News Release

UV radiation damage leads to ribosome roadblocks, causing early skin cell death

Findings alter previous scientific views, and may be relevant to skin cancer development

Peer-Reviewed Publication

Johns Hopkins Medicine

UV Radiation


UV radiation damage can force an injured cell to decide between survival and cellular suicide. New research from Rachel Green's laboratory shows DNA isn't the only trigger. Immediately after UV exposure, ribosomes activate a widespread life-or-death pathway (pink), which is more pervasive than the DNA-initiated response (green).

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Credit: Zhong Yeow and Niladri Sinha

In a recent study, researchers at Johns Hopkins Medicine suggest the cell’s messenger RNA (mRNA) — the major translator and regulator of genetic material — along with a critical protein called ZAK, spur the cell’s initial response to UV radiation damage and play a critical role in whether the cell lives or dies.

While UV radiation has long been known to damage DNA, it also damages mRNA, and the latest findings, published June 5 in Cell, indicate that mRNAs act as first responders in telling the cells how to manage the stress.

“RNA is a canary in the coal mine. It’s telling the cell, ‘We’ve got major damage here and we need to do something,’” says Rachel Green, Ph.D., a Bloomberg Distinguished Professor of Molecular Biology and Genetics and Daniel Nathans Director of the Department of Molecular Biology and Genetics at the Johns Hopkins University School of Medicine. Green, also an investigator at Howard Hughes Medical Institute, is the corresponding author of the new study.

ZAK is a key player in a process that identifies cellular damage by sensing the collisions of ribosomes, tiny macromolecular machines that help RNA translate the language of genes into the language of proteins. Collisions occur when ribosomes move along UV-damaged mRNAs and, unable to decode the damaged message, cause stalled ribosomes to get “rear-ended” by upstream ribosomes. Ribosome collisions activate ZAK, which triggers a cellular signaling program known as the ribotoxic stress response. ZAK then instigates a cascade of downstream events that decide the cell’s fate.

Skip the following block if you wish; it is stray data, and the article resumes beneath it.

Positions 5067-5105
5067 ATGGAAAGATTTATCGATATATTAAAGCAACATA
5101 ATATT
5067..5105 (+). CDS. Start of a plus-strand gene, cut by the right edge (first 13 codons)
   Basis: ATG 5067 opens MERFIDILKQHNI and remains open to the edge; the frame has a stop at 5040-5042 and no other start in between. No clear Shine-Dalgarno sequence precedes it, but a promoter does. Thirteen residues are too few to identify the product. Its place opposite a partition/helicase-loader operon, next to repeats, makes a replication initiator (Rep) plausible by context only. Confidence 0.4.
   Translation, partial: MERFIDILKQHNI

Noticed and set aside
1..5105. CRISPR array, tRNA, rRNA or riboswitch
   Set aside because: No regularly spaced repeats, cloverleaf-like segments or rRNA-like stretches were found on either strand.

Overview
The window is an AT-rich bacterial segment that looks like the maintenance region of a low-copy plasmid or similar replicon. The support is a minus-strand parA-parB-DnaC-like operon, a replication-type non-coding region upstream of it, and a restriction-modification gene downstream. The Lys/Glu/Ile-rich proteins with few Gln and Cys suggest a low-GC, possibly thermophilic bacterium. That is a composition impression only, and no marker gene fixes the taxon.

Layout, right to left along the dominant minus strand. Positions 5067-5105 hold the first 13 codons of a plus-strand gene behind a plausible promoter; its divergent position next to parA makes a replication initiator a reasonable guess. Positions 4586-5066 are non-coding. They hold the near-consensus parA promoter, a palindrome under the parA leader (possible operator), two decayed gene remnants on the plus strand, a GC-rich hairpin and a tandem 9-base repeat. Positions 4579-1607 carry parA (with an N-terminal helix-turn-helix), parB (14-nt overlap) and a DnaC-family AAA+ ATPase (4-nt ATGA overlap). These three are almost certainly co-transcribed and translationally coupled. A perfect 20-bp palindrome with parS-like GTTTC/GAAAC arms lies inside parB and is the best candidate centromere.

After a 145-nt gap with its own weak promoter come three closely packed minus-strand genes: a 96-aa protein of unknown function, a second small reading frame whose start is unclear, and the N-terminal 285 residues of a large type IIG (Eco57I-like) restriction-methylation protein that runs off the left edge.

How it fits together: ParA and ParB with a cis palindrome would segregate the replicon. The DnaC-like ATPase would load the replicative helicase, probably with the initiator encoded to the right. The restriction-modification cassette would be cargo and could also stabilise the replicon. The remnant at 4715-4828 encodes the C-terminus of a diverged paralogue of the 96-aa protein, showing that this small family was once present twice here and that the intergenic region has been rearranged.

A more comprehensive understanding of how cellular life-and-death decisions are made upon encountering UV radiation could help investigators understand underlying causes of skin and other cancers, says Niladri Sinha, Ph.D., Jane Coffin Childs Memorial Fund Postdoctoral Fellow at Johns Hopkins School of Medicine. Companies developing drugs that target ribosomes may also find that ZAK could be a driver of cell death across cancer types, he says. 

The findings indicate that ZAK senses the extent of cellular damage and responds depending on how much UV radiation the cell receives, offering a more nuanced understanding of UV-caused cell death and identifying new ways to keep ZAK’s activity under control, Green says.

“There are graded ways that ZAK responds, it’s not all or nothing,” she says.